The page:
Jan 23, 2017

The Politics of News in Colonial Algeria

Episode 295

hosted by Nir Shafir

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We often assume that as we become increasingly connected to ever larger networks of information and news we become part of larger and more cohesive polities. In this episode, Arthur Asseraf discusses how the introduction of new networks of communication in colonial Algeria generated friction and unevenness instead of expansive flows. Looking at telegraphs, newspapers, cinemas and more we discuss not only the types of intermediaries that flourished in this new environment, but also how news led to new and imagined forms of Muslim belonging in the late nineteenth and early twentieth century. From a discussion of telegrams and coffee shops we jump into discussions of pan-Islamism, colonial conspiracy theories, and the nature of polities.

Jan 19, 2017

Ottoman Governance and the House of Phanar

Episode 294

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In this episode, Christine Philliou traces the story of Istanbul's Phanariots, a group of wealthy, "Greek-identified" families who rose to play a central role in Ottoman foreign policy and diplomacy in the 17th and 18th centuries. What happened to these families in the tumultuous years preceding and following Greek independence from the Ottoman Empire in 1832? In this episode, we explore the biography of Phanariot Stephanos Vogorides and ask what his story has to offer Ottoman history. His story and that of the Phanariots shed light on Ottoman governance and diplomacy, as well as relations between Muslims, Christians, Ottomans, and Greeks in the important but often-overlooked moment just prior to the 19th century reforms known as the Tanzimat.

Jan 15, 2017

Opium Smuggling in Interwar Turkey and Beyond

Episode 293

hosted by Nir Shafir
featuring additional material by Samuel Dolbee

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The Opium Wars and the massive trade in opium between South Asia and China over the nineteenth century attest to the prominent role of opium within the history of colonialism and globalization. But it is less well known that in the early twentieth century, the Republic of Turkey became the largest exporter of opium in the world. In this episode we speak with Daniel-Joseph Macarthur-Seal about how and why opium became an export commodity in Turkey and how Turkish citizens smuggled the substance out once it became formally illegal. Along the way we gain a glimpse into the economic history of the young republic, the legal life of its citizens abroad, and how these smuggling operations built new forms of cosmopolitanism from the ground up as the Turkish republic became less and less accommodating for non-Muslims.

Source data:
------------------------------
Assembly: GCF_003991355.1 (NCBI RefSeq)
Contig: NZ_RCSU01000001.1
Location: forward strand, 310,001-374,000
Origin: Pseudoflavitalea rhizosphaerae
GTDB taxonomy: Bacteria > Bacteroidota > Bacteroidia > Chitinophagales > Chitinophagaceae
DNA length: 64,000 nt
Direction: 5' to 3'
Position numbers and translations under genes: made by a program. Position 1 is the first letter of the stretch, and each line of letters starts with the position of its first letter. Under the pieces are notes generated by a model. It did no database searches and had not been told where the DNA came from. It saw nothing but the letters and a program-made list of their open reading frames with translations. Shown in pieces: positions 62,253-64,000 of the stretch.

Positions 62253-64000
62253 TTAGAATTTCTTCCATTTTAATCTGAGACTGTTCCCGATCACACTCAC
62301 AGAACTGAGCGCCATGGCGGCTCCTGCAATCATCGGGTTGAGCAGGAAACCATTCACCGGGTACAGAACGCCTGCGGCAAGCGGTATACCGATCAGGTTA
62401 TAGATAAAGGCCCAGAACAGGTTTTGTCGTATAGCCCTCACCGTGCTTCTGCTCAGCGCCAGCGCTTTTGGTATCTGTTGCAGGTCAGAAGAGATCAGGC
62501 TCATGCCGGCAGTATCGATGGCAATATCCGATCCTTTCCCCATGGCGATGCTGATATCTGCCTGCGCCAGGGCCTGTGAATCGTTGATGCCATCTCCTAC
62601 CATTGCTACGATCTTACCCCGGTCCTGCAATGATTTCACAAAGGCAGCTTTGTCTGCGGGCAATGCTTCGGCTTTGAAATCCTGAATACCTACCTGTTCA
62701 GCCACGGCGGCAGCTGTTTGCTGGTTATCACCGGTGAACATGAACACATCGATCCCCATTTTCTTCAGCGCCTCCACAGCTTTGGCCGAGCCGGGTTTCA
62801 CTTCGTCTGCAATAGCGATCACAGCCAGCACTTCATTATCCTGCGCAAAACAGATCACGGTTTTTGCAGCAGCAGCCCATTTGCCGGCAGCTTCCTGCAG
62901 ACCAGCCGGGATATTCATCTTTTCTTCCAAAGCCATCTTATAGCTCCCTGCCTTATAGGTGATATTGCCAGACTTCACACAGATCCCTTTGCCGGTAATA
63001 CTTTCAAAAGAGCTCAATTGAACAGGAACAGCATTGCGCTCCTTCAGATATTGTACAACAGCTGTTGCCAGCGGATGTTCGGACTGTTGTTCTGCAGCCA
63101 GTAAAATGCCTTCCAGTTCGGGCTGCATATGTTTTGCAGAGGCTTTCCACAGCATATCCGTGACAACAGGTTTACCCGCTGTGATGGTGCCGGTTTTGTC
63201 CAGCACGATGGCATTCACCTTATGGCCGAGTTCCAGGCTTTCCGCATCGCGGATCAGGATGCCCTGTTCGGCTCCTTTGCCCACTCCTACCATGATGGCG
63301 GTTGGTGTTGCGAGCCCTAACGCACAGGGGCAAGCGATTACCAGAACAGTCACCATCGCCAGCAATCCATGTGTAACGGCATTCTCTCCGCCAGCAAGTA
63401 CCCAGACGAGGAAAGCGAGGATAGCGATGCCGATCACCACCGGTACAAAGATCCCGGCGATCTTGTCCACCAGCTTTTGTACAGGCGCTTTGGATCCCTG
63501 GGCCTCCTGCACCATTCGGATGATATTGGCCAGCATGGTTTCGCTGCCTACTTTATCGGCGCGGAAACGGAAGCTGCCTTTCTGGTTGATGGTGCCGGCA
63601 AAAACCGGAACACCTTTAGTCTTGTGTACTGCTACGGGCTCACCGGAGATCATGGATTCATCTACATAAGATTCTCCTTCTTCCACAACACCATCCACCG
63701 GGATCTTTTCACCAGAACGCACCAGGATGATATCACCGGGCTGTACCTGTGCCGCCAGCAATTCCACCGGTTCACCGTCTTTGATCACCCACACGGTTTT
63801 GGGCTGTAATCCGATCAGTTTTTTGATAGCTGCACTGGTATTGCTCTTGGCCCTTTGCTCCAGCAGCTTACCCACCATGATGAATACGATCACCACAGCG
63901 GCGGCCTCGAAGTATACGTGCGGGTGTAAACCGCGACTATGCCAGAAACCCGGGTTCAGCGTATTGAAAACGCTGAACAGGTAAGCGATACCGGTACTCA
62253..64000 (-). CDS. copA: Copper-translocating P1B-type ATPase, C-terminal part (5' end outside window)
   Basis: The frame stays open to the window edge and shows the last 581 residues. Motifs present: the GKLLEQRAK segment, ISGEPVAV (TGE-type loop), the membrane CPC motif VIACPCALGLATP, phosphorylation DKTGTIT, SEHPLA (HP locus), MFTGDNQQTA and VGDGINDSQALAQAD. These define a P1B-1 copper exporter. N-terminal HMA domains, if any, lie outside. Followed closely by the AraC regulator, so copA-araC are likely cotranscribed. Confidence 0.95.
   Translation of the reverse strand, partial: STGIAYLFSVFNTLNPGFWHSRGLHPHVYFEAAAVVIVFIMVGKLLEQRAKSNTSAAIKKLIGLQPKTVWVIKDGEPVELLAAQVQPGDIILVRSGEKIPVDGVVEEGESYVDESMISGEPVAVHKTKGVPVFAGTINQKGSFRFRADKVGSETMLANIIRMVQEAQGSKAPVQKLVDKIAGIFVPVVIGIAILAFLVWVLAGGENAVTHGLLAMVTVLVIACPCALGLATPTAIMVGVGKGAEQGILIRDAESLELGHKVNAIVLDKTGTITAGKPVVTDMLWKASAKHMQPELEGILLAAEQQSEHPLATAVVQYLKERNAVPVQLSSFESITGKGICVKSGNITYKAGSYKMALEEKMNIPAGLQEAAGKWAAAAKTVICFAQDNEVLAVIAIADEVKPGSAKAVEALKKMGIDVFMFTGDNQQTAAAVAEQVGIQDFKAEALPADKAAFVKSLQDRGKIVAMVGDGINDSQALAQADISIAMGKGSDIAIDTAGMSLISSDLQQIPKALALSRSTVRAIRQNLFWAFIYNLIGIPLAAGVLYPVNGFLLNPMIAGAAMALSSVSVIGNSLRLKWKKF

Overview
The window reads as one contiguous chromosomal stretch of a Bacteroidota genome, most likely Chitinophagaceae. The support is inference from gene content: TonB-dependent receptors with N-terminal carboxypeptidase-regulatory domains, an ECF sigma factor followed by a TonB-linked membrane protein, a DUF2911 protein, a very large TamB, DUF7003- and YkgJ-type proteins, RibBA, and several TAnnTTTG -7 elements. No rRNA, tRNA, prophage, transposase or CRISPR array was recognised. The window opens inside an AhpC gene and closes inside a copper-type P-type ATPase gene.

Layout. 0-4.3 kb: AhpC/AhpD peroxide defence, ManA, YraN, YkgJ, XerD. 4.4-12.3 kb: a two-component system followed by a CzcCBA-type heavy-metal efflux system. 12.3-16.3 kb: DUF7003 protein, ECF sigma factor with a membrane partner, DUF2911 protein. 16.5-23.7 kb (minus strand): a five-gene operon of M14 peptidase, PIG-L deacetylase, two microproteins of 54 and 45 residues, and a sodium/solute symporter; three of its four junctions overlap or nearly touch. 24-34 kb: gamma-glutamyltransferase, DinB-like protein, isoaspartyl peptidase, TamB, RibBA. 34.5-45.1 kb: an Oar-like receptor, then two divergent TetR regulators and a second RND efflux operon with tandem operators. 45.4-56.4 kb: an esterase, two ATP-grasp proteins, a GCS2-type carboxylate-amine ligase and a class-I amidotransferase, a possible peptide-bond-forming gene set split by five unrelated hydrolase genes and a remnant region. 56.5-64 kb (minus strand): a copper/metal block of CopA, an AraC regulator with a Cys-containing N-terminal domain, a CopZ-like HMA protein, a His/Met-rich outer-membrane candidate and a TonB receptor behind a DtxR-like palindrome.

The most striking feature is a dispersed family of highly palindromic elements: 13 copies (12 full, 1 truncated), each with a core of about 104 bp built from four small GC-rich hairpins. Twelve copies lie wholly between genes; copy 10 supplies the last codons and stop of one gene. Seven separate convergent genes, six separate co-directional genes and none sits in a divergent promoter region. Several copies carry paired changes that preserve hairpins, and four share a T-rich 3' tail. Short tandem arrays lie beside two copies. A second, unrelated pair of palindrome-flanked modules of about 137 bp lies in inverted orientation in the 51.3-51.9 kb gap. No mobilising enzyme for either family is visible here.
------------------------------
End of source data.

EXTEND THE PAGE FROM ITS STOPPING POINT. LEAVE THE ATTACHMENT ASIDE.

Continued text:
Jan 11, 2017

19. Yüzyıl Osmanlı Saray ve İstanbul Mutfak Kültürü

292. Bölüm

Bölümü indir

Ottoman History Podcast'in bu bölümünde, Özge Samancı ile Osmanlı’da saray, elit mutfağı ve sokak yemek kültürü üzerine bir sohbet gerçekleştirdik. Osmanlı saray mutfaklarında çalışanlar arasında nasıl bir işbölümü olduğuna ve mutfağın mekansal düzenine değindik. Alaturka ve alafranga mutfak kültüründe, yemek ve içecek olarak tüketilen ürünleri ve nasıl tüketildiklerinin yanı sıra tüketim alışkanlıklarının kültürel ve toplumsal boyutunu da ele almaya çalıştık.

Yayın Tarihi: 11 Ocak 2017

Jan 8, 2017

Islam, Psychoanalysis, and the Arabic Freud

Episode 291

hosted by Susanna Ferguson

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A tale of mutual ignorance between psychoanalysis and Islam has obscured the many creative and co-constitutive encounters between these two traditions of thought, both so prominent in the 20th century. This presumed incommensurability has hardened the lines between the "modern subject," assumed to be secular and Western, and its Others, often associated with Islam or with the East. In this episode on her forthcoming book, The Arabic Freud, Dr. Omnia El Shakry asks what it might mean to think psychoanalysis and Islam together as a "creative encounter of ethical engagement." She shows how psychoanalysts and thinkers in Egypt after World War II drew on Freud and Horney alongside Ibn 'Arabi and Abu Bakr al-Razi to explore the nature of the modern subject, the role of the unconscious, and the gendered process of ethical attunement. In so doing, she suggests that Arabic psychoanalytic texts were neither epiphenomenal to politics nor simply political allegory for nationalism or decolonization; rather, we have ethical and historiographical responsibilities to read these texts and others like them as something more than a product of their time.

Release Date: 8 January 2017

Jan 5, 2017

The Politics of Turkish Language Reform

Episode 290

  hosted by Chris Gratien and Aurélie Perrier
  featuring Seçil Yılmaz and Nir Shafir

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National language politics and the transformation of literacy have effected major changes in both spoken and written language over the course of the last century, but few languages have changed as dramatically as modern Turkish. The reform of the language from the 1920s onward, which not only replaced the Ottoman alphabet with a new Latin-based alphabet but also led to a radical transformation of the lexicon and grammar, has been described by Geoffrey Lewis as "catastrophic success" due to the extreme but unquestionably successful nature of this attempt to revolutionize language in Turkey. In this episode, we talk to Emmanuel Szurek about his research on the politics of the alphabet change, the language reforms, and the surname laws of the early Republican period. Our extended interview is followed by a brief conversation in French about the history of French Turcology.

Release Date: 4 January 2017